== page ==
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New Strategies for Competition in Home Health

Do you remember when you and a few others were the only ones in the home care business in your area? While there was competition, there was more than enough business to go around. In some areas of the country this remains true. In other areas, the marketplace has become saturated and agencies are losing market share and staff to the emerging competition. If you have a single line of business e.g. Medicare Certified Home Health, this could be a disastrous situation for the agency, particularly as the industry moves to bundled payments and decreased reimbursements. So what do you do to survive and thrive in this competitive home care environment?

The old adage “don’t put all your eggs in one basket” comes to mind. If your one and only line of business is Medicare Certified business, you are at the mercy of Medicare and the private insurance companies. In order to survive in the years to come, agencies, regardless of the current funding status, must develop additional lines of business. For the Medicare Certified agencies it may be time to develop a private pay, DME or an infusion line of business. All of these services are lines that match well with a Medicare business and have been traditional lines to expand to. Even these lines however are saturated in certain areas of the country.

We would suggest that every home care agency turn to it’s community and listen to what your community is asking for in terms of services. One of the best ways to do that is to keep a telephone log of all calls that come into the agency. (See attached log). Over the years we discovered that the log gave us incredible ideas for new lines of business that our home care customers wanted.

One such program was the home modification program. Occasionally the home care agency would get a call from someone wanting help with a ramp, or modifying doorways to accommodate wheelchairs or to lower counters so the newly impaired individual could be self sufficient in their homes. Initially I found my staff informing the caller that we provided medical home care only and did not provide home modification services. After a few months of reviewing and collating the calls from the log, we had sufficient number of requests for this service that we decided to develop a list of carpenters and contractors that were able to meet these needs. We could have started our own contracting service, but because of time constraints, decided to develop a referral list instead. One of my customers, however, developed the construction program and enjoys a nice side line of business from referrals given by the home care agency.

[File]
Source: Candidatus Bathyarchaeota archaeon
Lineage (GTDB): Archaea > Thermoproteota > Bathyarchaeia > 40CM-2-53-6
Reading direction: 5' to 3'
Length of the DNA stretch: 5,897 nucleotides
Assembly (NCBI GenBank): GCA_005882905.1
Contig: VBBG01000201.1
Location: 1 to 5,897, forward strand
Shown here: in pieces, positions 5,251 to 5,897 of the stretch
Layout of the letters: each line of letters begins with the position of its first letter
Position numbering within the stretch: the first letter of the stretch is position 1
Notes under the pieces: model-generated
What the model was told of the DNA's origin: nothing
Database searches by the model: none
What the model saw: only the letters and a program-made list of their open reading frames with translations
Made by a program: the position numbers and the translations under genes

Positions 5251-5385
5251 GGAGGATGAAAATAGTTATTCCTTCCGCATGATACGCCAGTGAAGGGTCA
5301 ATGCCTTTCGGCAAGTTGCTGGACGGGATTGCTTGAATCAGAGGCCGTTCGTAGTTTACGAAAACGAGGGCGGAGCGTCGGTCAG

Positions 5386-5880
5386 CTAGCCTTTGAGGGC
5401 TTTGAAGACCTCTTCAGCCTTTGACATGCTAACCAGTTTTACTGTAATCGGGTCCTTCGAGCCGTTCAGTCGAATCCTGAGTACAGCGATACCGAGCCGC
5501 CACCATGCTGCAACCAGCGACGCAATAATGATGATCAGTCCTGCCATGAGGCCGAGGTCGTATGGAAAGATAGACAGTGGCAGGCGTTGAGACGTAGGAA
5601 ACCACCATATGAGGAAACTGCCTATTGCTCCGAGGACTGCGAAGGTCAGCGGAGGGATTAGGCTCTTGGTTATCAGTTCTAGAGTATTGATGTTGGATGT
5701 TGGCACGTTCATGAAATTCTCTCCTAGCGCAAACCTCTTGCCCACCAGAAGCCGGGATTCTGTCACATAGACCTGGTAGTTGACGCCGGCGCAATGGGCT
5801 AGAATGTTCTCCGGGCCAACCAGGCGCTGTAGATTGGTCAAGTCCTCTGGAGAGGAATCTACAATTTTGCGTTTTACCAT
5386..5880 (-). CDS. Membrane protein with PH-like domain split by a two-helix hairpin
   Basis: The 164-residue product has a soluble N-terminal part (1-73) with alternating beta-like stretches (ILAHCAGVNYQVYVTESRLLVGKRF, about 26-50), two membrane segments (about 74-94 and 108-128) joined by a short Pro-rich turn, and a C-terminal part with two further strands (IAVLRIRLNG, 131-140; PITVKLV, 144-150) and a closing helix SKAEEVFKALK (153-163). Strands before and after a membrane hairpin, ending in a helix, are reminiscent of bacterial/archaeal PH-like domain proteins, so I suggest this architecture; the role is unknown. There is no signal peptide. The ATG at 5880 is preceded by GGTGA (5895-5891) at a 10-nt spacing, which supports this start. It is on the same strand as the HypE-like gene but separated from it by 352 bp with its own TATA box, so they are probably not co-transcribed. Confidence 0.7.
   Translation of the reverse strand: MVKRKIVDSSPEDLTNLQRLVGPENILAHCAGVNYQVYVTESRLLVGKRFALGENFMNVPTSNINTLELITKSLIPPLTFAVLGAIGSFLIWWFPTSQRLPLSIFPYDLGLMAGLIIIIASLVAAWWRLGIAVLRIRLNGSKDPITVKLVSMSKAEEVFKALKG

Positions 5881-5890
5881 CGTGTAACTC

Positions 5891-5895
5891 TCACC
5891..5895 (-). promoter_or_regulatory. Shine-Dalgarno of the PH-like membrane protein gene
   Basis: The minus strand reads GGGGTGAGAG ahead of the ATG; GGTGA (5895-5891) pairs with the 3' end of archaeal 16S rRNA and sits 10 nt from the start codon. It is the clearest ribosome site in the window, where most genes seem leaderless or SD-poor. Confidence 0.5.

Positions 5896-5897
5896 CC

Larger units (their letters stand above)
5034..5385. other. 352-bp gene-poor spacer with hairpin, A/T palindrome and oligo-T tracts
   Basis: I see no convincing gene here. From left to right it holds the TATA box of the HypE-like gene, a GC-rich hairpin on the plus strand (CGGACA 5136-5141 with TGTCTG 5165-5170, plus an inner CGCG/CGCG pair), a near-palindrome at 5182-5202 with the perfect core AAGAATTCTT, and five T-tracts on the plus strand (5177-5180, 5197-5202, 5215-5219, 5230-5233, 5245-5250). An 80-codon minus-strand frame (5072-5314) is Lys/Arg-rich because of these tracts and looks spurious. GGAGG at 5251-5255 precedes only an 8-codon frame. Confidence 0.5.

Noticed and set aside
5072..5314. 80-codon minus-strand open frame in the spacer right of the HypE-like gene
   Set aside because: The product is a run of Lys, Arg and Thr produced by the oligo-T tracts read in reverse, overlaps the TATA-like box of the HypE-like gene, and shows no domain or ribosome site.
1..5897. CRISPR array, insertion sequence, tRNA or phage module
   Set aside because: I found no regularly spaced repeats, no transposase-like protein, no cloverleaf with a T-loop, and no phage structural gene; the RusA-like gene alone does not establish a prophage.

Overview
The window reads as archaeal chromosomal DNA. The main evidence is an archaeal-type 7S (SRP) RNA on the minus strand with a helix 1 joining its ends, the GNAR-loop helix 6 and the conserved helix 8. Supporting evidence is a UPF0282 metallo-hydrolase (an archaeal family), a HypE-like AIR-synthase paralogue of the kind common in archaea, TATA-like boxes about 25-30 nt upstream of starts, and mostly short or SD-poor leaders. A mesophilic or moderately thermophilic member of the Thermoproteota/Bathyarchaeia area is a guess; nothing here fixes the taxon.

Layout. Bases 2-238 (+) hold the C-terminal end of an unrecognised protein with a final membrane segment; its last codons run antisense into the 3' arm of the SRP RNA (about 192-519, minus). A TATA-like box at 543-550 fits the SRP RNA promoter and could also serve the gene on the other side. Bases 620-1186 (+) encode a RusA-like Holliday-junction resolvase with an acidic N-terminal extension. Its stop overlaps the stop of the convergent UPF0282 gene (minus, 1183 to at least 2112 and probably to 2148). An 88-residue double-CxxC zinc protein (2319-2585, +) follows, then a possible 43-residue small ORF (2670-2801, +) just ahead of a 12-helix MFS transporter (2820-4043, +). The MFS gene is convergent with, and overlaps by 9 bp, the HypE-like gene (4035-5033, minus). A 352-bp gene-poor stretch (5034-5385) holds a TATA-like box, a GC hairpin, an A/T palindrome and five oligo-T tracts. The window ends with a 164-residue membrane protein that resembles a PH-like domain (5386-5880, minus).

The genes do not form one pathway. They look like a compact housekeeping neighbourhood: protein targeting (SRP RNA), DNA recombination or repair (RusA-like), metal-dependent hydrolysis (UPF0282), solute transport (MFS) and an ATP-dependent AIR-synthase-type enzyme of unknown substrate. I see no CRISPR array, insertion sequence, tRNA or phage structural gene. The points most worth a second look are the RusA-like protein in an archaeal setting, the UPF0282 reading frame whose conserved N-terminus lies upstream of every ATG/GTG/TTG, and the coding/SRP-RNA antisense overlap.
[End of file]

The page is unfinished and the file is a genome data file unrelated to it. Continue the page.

Additional options for a Medicare Home Health are the value added services such as negotiating a discounted rate with a drug wholesaler for all of you patients. The discounted rate would include home delivery. All patients would be given the opportunity to participate and continue after they leave the home health agency service.

Another option may be providing a medical alert system for all your patients or negotiate with some of the new smart phone service companies that are developing special services for elders that allow them to keep in touch with their family and to notify someone when they need help. With technology changing so rapidly, someone in the agency needs to be appointed to keep up with the latest changes so that the agency is able to offer these devices and services to their patients.

In order to survive the coming changes, diversification must be part of your home care agencies strategic plan. In addition to improving the critical outcomes and becoming masters at chronic care management, agencies must bring other value added features to the table in order to be able to compete for inclusion in the new bundled structures that are being created.

As with all changes, legal and structural considerations need to be made in order to make sure any added lines of business can function without constraints. It is recommended that any new line be established under its own business entity and not under the Medicare program. This will allow the new line of business to function without the constraints that Medicare rules impose on an agency. If you are offering a line of business that could be non-Medicare home care, check with your state to be sure about licensing such a program.

Surviving and thriving in this environment is possible if thinking can occur outside the “Medicare box”. It is time to gather the data, re-envision the agency, redesign the strategic plan and implement for the future.

If you feel you need assistance or guidance with such a project, visit our online system at Kenyon HomeCare Consulting to schedule a consultation.We are here to help.

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